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September 9, 2008
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NOAA Names Trawl Gear for Fisherman Involved in Its Invention

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Hauling in the Ruhle trawl. Credit: David Beutel/URI Sea Grant
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More on invention of the Ruhle Trawl

NOAA’s Fisheries Service has named a fishing trawl recently approved for use in the Northeast for its co-inventor, Phil Ruhle. The Rhode Island commercial fisherman was lost at sea in July when his vessel sank off the New Jersey coast.

“Phil was a real innovator in the industry who did a lot to help us improve the performance of our trawl surveys to generate more accurate assessments of stock abundance and to find innovative ways to selectively target healthy fish stocks,” said NOAA Fisheries Service Northeast Regional Administrator Pat Kurkul. ”His extensive fishing knowledge and valuable insights will be sorely missed.”

Ruhle worked with his son, Phil Ruhle Jr., Capt. Jim O'Grady, Jon Knight of Superior Trawl and University of Rhode Island Sea Grant College Program scientists David Beutel and Laura Skrobe, to develop the new trawl gear. Development of the trawl was funded by NOAA Fisheries Service’s Northeast Cooperative Research Partners Program. The trawl can reduce the catch of non-target fish species by more than 50 percent.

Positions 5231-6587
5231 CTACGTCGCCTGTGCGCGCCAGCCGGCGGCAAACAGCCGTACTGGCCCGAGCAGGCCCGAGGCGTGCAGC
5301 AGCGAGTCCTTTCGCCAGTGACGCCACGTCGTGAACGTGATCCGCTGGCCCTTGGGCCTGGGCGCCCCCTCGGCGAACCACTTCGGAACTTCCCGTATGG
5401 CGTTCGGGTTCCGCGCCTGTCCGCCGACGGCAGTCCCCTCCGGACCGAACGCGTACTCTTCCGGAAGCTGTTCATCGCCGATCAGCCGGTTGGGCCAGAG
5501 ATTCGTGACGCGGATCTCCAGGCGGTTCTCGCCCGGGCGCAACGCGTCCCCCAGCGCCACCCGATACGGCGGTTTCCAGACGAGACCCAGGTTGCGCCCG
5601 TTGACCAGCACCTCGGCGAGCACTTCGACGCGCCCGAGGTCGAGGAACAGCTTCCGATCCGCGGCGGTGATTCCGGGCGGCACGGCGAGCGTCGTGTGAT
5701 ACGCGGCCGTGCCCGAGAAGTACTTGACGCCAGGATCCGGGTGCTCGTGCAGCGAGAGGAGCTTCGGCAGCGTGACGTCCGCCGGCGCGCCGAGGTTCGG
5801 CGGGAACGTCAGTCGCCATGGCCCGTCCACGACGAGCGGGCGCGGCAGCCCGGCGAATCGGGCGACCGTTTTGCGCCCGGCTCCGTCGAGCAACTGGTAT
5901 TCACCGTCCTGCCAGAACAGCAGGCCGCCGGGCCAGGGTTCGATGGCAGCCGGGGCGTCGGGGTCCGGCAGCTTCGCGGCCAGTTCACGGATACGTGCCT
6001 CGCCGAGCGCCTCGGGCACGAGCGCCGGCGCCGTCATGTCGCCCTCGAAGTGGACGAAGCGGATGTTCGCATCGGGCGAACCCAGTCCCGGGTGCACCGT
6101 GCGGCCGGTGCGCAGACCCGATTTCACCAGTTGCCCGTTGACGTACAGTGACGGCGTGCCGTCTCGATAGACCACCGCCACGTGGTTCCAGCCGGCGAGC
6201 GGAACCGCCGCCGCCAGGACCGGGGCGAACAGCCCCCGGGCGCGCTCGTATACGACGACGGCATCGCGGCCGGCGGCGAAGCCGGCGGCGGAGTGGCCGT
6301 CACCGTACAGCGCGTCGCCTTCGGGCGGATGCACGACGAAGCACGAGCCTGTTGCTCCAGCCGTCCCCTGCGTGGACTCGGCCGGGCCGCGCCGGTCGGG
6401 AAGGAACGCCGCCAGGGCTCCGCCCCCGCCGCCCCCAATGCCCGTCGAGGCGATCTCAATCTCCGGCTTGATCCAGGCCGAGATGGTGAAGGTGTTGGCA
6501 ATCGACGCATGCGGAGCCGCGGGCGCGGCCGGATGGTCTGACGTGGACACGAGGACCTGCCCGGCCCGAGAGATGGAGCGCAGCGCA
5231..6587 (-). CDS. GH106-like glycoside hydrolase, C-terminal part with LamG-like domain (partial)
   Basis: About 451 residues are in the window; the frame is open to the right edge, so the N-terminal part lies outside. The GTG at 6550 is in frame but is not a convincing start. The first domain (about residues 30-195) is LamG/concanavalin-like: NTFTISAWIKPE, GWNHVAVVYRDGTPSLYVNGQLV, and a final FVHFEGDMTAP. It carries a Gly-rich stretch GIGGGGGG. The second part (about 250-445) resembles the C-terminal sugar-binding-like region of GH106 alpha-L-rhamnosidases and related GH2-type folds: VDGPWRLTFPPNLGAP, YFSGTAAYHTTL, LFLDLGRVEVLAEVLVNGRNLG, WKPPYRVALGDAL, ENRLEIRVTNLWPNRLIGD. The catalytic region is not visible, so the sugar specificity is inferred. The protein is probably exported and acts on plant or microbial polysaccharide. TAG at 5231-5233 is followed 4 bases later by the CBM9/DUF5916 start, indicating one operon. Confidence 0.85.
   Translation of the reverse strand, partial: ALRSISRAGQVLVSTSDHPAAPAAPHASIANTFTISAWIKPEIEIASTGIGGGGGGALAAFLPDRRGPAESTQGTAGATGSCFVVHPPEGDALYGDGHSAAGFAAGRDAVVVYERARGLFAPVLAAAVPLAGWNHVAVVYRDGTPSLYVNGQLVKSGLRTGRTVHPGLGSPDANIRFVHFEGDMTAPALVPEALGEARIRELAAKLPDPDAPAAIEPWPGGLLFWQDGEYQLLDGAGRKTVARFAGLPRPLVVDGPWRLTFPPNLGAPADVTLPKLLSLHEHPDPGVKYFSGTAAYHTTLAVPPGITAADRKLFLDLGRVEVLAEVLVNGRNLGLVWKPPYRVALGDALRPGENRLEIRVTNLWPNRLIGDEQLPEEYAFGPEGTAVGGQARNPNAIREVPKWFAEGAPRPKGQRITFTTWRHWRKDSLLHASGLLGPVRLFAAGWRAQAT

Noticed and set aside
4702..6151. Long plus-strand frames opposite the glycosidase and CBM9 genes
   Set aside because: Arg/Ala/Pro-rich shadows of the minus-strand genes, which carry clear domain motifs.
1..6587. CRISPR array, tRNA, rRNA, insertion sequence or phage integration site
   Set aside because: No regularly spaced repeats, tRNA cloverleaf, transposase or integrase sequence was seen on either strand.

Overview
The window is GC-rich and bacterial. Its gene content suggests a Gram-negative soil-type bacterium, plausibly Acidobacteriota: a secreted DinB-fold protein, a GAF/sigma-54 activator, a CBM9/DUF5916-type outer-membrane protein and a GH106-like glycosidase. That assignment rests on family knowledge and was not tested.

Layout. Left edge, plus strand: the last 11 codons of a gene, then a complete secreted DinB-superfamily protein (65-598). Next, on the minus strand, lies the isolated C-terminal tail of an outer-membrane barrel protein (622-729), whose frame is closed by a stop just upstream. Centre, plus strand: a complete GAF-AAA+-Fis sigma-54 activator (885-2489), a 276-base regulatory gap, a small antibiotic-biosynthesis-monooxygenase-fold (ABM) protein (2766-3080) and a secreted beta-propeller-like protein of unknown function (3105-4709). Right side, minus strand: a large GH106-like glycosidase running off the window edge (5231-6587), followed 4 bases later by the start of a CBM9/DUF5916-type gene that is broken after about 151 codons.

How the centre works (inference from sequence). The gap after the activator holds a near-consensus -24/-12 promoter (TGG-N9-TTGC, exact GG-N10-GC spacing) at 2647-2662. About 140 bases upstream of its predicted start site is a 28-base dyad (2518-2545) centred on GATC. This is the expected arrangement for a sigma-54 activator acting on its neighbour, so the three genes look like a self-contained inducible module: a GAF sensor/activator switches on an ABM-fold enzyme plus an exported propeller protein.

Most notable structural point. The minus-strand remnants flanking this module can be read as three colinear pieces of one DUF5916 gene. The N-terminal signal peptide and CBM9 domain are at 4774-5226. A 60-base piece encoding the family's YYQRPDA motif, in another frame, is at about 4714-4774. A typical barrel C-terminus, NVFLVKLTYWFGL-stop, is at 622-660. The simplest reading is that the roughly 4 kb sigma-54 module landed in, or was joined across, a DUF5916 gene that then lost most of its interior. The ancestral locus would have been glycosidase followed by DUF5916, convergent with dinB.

The Ruhle trawl was recently approved by NOAA Fisheries Service for use by the ground fishing industry in two special management programs in the Eastern U.S./Canada Area on Georges Bank. This area of Georges Bank is managed through an understanding between the two countries to ensure coordinated management and rebuilding of certain groundfish stocks shared by the U.S. and Canada.

The Ruhle trawl allows fishermen to target haddock and other healthier stocks while avoiding or releasing depleted species like cod.  Because cod behave differently than haddock, they are able to escape through the large 8-foot mesh in the forward end of the trawl net. 

Ruhle and his fellow collaborators were recognized for their work on the creative trawl design in 2007, taking first prize in the World Wildlife Fund International Smart Gear Competition.

Ruhle was also recognized with a NOAA Environmental Hero Award in 2003. The award recognized the fourth generation fisherman for his cooperative support of NOAA Fisheries Service science and his tireless efforts to preserve and protect our nation's marine environment.

NOAA Fisheries Service is dedicated to protecting and preserving our nationís living marine resources and their habitat through scientific research, management and enforcement. NOAA Fisheries Service provides effective stewardship of these resources for the benefit of the nation, supporting coastal communities that depend upon them, and helping to provide safe and healthy seafood to consumers and recreational opportunities for the American public.

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